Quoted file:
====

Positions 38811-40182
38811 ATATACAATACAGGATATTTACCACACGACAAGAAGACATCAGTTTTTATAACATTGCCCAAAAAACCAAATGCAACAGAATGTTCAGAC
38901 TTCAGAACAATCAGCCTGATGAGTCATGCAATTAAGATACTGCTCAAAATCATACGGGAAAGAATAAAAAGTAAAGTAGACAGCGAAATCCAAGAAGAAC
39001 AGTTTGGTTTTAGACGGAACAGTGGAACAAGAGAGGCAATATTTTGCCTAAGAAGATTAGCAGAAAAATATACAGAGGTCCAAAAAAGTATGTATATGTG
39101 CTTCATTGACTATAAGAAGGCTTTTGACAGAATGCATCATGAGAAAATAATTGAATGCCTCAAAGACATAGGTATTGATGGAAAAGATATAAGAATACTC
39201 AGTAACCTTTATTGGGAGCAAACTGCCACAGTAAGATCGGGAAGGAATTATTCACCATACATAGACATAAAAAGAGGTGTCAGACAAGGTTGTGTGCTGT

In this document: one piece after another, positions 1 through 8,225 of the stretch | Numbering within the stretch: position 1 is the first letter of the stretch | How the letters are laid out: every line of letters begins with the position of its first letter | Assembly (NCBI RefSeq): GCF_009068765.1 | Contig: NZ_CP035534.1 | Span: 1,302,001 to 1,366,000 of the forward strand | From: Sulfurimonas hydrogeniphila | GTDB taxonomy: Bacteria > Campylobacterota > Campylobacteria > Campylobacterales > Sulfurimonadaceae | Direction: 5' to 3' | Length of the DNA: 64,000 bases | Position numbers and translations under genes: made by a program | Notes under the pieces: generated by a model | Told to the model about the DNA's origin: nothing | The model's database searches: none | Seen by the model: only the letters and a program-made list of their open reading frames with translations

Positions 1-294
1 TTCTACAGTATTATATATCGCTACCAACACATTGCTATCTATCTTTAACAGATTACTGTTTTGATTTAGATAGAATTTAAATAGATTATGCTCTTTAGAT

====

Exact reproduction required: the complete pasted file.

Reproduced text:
Positions 38811-40182
38811 ATATACAATACAGGATATTTACCACACGACAAGAAGACATCAGTTTTTATAACATTGCCCAAAAAACCAAATGCAACAGAATGTTCAGAC
38901 TTCAGAACAATCAGCCTGATGAGTCATGCAATTAAGATACTGCTCAAAATCATACGGGAAAGAATAAAAAGTAAAGTAGACAGCGAAATCCAAGAAGAAC
39001 AGTTTGGTTTTAGACGGAACAGTGGAACAAGAGAGGCAATATTTTGCCTAAGAAGATTAGCAGAAAAATATACAGAGGTCCAAAAAAGTATGTATATGTG
39101 CTTCATTGACTATAAGAAGGCTTTTGACAGAATGCATCATGAGAAAATAATTGAATGCCTCAAAGACATAGGTATTGATGGAAAAGATATAAGAATACTC
39201 AGTAACCTTTATTGGGAGCAAACTGCCACAGTAAGATCGGGAAGGAATTATTCACCATACATAGACATAAAAAGAGGTGTCAGACAAGGTTGTGTGCTGT

In this document: one piece after another, positions 1 through 8,225 of the stretch | Numbering within the stretch: position 1 is the first letter of the stretch | How the letters are laid out: every line of letters begins with the position of its first letter | Assembly (NCBI RefSeq): GCF_009068765.1 | Contig: NZ_CP035534.1 | Span: 1,302,001 to 1,366,000 of the forward strand | From: Sulfurimonas hydrogeniphila | GTDB taxonomy: Bacteria > Campylobacterota > Campylobacteria > Campylobacterales > Sulfurimonadaceae | Direction: 5' to 3' | Length of the DNA: 64,000 bases | Position numbers and translations under genes: made by a program | Notes under the pieces: generated by a model | Told to the model about the DNA's origin: nothing | The model's database searches: none | Seen by the model: only the letters and a program-made list of their open reading frames with translations

Positions 1-294
1 TTCTACAGTATTATATATCGCTACCAACACATTGCTATCTATCTTTAACAGATTACTGTTTTGATTTAGATAGAATTTAAATAGATTATGCTCTTTAGAT